Western Pacific2001-2010101960

Southern Pacific GP20 #4060 is seen here at the Cotton Avenue Yards in El Paso, Texas on March 21, 1967. This unit began its career as #7210 in February, 1962. Roger Puta photo.

Buyers of the locomotive included the Santa Fe (75), Burlington (36), Great Northern (36, high hoods), New York Central (15), Southern Pacific (34), Cotton Belt (20), Union Pacific (30), WP (10, high hoods). Additionally, EMD's four demonstrators, 5625–5628, went to Southern Pacific.  Places where one can still find GP20s in operation today include the Georgia Midlands Railroad, RJ Corman, Lycoming Valley Railroad, Georgia Northeastern, Alabama & Tennessee River, Decatur Junction Railway, Georgetown Railroad, Central New England Railroad, Sierra Railroad, Keokuk Junction Railway, Peoria & Western, Kansas City Terminal, Massachusetts Central, Arizona Eastern Railway, Fort Smith Railroad, Georgia Southern, and the Toledo, Peoria & Western. 

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Header Photo: Drew Jacksich

Researching Rights-Of-Way

A popular pastime for many is studying and/or exploring abandoned rights-of-way.  Today, there are tens of thousands of miles scattered throughout the country.  Many were pulled up in the 1970's and 1980's although others were removed long before that.  If you are researching active or abandoned corridors you might want to check out the United States Geological Survey's (USGS) Historical Topographic Map Explorer.  It is an excellent resource with thousands of historic maps on file throughout the country.  Just type in a town or city and click on the timeline of maps at the bottom of the page!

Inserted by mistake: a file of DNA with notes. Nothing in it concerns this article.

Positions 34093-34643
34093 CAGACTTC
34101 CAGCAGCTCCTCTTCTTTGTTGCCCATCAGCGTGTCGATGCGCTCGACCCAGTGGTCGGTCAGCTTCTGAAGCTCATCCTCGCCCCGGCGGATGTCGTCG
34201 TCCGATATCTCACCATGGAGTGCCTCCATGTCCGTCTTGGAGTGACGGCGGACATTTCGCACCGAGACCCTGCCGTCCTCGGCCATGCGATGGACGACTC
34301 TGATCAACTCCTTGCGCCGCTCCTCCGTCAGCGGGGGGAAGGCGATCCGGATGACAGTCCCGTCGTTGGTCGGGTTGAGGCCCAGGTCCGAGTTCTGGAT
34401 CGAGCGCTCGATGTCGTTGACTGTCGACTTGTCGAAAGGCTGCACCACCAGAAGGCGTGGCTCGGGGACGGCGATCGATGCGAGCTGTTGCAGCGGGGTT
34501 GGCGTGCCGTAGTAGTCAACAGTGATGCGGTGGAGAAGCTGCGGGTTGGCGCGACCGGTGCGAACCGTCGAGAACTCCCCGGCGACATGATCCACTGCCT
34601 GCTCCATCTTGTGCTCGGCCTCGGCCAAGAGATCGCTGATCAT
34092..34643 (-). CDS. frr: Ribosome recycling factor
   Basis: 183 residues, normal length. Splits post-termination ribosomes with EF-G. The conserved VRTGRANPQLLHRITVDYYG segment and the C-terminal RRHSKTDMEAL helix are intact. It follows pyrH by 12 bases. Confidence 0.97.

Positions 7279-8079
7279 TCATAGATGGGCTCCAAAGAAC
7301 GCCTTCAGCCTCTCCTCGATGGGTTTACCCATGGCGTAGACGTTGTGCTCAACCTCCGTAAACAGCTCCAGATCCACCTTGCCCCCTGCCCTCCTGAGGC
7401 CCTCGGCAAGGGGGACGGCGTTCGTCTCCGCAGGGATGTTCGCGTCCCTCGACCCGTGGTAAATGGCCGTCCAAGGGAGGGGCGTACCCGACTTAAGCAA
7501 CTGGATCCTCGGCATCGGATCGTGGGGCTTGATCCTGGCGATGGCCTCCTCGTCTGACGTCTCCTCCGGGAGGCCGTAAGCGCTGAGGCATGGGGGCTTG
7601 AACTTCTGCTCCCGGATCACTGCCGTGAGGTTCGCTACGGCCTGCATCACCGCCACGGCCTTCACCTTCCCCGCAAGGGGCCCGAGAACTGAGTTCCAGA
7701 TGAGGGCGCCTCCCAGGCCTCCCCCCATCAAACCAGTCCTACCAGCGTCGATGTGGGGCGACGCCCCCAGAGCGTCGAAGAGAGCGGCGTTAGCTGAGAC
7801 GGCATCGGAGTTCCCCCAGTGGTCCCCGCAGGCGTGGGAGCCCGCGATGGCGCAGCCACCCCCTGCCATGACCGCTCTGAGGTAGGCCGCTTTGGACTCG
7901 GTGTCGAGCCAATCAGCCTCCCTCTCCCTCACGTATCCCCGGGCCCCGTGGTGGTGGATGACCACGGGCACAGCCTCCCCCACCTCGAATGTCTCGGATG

Studying Diesels

You will be hard pressed at finding a better online resource regarding diesel locomotives than Craig Rutherford's TheDieselShop.us.  The website contains everything from historic (fallen flags) to contemporary (Class I's, regionals, short lines, and even some museums/tourist lines) rosters, locomotive production information, technical data, all notable models cataloged by the five major builders (American Locomotive, Electro-Motive, General Electric, Fairbanks-Morse, and Baldwin), and much more.  A highly recommended database!

Electro-Motive Database

In 1998 a gentleman by the name of Andre Kristopans put together a web page highlighting virtually every unit every out-shopped by General Motors' Electro-Motive Division.  Alas, in 2013 the site closed by thankfully Don Strack rescued the data and transferred it over to his UtahRails.net site (another fine resource).  If you are researching anything EMD related please visit this page first.  The information includes original numbers, serials, and order numbers.